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Spotted Lanternfly Treatment & Prevention
We provide services for Spotted Lanternfly Treatment & Prevention in Monmouth and Ocean County and the surrounding areas. Of the uninvited guests that can damper being outdoors, none has been more notorious as of late than the Spotted Lanternfly, an invasive species that feeds on a variety of trees and plants. Aspen offers an array of treatments to combat the growth and spread of the Spotted Lanternfly population, while also keeping trees and plants safe from harm.
This nuisance pest is now established in all 21 counties in New Jersey. If you have a high concentration of spotted lanternfly on your property and want to protect your plants from damage, as well as protect your home, cars and other structures from the honeydew and sooty mold these insects produce, then call (732) 928-5747 now, or fill out our contact form to schedule a spotted lanternfly treatment.
Frequently Asked Questions
As of now, there are no known natural predators for Spotted Lanternfly. Birds do not appear to eat Spotted Lanternfly and scientists are reluctant to bring over any foreign predators to avoid releasing other exotic pests into the country.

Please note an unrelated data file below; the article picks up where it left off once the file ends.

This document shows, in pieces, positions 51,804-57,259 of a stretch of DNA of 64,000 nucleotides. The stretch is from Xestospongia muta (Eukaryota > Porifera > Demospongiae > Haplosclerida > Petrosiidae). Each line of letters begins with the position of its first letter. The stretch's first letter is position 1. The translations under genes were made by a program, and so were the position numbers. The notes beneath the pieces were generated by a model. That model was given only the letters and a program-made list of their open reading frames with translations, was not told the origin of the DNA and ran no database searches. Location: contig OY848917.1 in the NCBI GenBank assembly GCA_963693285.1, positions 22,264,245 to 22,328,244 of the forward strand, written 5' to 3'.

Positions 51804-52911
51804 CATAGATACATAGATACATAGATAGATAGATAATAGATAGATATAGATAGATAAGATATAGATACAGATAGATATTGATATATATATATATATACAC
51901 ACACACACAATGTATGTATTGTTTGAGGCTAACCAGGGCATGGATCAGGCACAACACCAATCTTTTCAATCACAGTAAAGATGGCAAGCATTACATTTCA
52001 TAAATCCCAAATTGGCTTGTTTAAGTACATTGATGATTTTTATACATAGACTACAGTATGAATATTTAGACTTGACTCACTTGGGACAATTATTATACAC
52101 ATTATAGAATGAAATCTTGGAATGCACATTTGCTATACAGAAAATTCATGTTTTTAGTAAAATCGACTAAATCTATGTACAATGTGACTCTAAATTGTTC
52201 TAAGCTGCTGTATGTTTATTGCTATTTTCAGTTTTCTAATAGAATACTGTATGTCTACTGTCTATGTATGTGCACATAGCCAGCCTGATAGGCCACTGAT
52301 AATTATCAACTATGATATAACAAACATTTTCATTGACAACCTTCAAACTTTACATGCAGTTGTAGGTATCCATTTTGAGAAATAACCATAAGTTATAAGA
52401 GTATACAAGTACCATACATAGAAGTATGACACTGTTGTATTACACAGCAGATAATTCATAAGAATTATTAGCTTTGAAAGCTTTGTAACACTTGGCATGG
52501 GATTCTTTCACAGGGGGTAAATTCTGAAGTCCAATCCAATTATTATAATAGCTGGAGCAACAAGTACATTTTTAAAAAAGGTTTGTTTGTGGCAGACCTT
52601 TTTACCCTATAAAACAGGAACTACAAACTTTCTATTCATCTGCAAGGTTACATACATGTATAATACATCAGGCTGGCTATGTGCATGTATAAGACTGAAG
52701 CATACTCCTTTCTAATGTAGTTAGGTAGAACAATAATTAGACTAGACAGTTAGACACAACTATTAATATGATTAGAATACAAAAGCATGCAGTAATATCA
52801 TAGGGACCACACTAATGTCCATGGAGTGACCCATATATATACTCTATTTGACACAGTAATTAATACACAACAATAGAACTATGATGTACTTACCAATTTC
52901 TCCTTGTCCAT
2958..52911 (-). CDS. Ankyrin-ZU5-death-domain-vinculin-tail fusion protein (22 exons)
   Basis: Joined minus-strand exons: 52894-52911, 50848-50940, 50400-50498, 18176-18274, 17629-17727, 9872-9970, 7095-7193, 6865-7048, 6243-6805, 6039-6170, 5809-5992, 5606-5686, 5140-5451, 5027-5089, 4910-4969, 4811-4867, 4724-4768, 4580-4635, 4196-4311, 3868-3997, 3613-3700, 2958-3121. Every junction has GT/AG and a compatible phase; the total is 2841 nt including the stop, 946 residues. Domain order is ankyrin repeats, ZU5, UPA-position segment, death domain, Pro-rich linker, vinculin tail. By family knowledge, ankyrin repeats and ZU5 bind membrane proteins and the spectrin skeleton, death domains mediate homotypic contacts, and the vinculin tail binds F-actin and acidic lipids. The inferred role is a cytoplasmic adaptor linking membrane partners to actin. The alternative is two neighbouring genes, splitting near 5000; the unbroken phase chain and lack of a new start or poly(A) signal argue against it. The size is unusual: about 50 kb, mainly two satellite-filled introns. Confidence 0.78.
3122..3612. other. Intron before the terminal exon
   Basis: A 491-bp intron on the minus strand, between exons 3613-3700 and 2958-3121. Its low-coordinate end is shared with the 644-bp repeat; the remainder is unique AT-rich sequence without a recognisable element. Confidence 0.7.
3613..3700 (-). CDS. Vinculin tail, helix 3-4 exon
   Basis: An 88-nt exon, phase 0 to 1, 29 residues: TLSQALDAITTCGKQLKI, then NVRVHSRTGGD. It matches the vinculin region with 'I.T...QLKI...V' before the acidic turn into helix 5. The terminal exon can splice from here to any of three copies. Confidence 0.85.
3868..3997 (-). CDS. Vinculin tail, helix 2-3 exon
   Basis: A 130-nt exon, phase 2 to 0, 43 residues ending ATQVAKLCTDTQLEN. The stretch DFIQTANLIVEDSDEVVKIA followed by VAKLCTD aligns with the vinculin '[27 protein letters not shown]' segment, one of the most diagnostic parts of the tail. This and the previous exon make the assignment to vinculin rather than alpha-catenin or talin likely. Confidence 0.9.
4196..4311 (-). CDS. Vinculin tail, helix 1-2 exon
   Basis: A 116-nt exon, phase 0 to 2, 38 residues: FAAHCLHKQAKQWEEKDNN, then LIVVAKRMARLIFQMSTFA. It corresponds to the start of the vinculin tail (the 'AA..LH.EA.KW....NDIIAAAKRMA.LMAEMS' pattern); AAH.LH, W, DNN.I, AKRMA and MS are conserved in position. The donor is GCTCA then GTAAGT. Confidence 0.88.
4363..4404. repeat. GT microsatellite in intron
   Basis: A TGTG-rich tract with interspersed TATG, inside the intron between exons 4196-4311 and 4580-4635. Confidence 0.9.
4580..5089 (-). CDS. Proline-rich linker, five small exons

There are over 70 different species of trees Spotted Lanternfly are known to feed on, with the Tree of Heaven, Red Maple, and River Birch being their favorites.
You can’t completely eradicate them because the adult Spotted Lanternfly can fly in from neighboring properties. However, locating and treating the host tree(s) on the property will not only help protect them from damage, but also help reduce pest populations.
We would perform a bark treatment to all host trees with dinotefuran, a recommended product to combat Spotted Lanternfly. The tree will absorb the product and as the Spotted Lanternfly feed, they will die.
This is not recommended because we don’t want to harm beneficial insects that may be controlling other pests on the property. Some pesticides may not be labeled for that application as well.
Approximately 60-90 days. Another treatment may be needed after that time, depending on pest pressure. This could be another bark treatment or a “cover spray”, where we come in and spray where the Spotted Lanternfly are congregating.
There are over 70 different species of trees Spotted Lanternfly are known to feed on, with the Tree of Heaven and the Red Maple of River Birch being the most common.
Universities are still researching different control methods, and a soil injection early in the season is one of them. If this method becomes an approved application in the future, we may be able to perform these treatments as early as next spring to provide a longer season of coverage.
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